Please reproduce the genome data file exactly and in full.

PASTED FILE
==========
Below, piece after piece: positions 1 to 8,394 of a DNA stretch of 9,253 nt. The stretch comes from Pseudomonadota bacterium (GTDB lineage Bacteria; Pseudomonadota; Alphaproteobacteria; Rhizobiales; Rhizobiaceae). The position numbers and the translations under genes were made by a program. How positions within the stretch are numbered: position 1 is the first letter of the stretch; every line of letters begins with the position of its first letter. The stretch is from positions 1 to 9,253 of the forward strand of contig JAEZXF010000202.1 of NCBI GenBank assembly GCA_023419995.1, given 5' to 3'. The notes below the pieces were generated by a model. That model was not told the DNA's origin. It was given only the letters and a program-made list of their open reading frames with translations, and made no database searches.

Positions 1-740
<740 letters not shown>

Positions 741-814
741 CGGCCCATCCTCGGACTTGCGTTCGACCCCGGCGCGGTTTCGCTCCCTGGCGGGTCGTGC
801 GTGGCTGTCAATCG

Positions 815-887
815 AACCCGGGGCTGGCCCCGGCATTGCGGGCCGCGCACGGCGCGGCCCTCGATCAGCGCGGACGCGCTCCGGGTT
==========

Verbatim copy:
Below, piece after piece: positions 1 to 8,394 of a DNA stretch of 9,253 nt. The stretch comes from Pseudomonadota bacterium (GTDB lineage Bacteria; Pseudomonadota; Alphaproteobacteria; Rhizobiales; Rhizobiaceae). The position numbers and the translations under genes were made by a program. How positions within the stretch are numbered: position 1 is the first letter of the stretch; every line of letters begins with the position of its first letter. The stretch is from positions 1 to 9,253 of the forward strand of contig JAEZXF010000202.1 of NCBI GenBank assembly GCA_023419995.1, given 5' to 3'. The notes below the pieces were generated by a model. That model was not told the DNA's origin. It was given only the letters and a program-made list of their open reading frames with translations, and made no database searches.

Positions 1-740
<740 letters not shown>

Positions 741-814
741 CGGCCCATCCTCGGACTTGCGTTCGACCCCGGCGCGGTTTCGCTCCCTGGCGGGTCGTGC
801 GTGGCTGTCAATCG

Positions 815-887
815 AACCCGGGGCTGGCCCCGGCATTGCGGGCCGCGCACGGCGCGGCCCTCGATCAGCGCGGACGCGCTCCGGGTT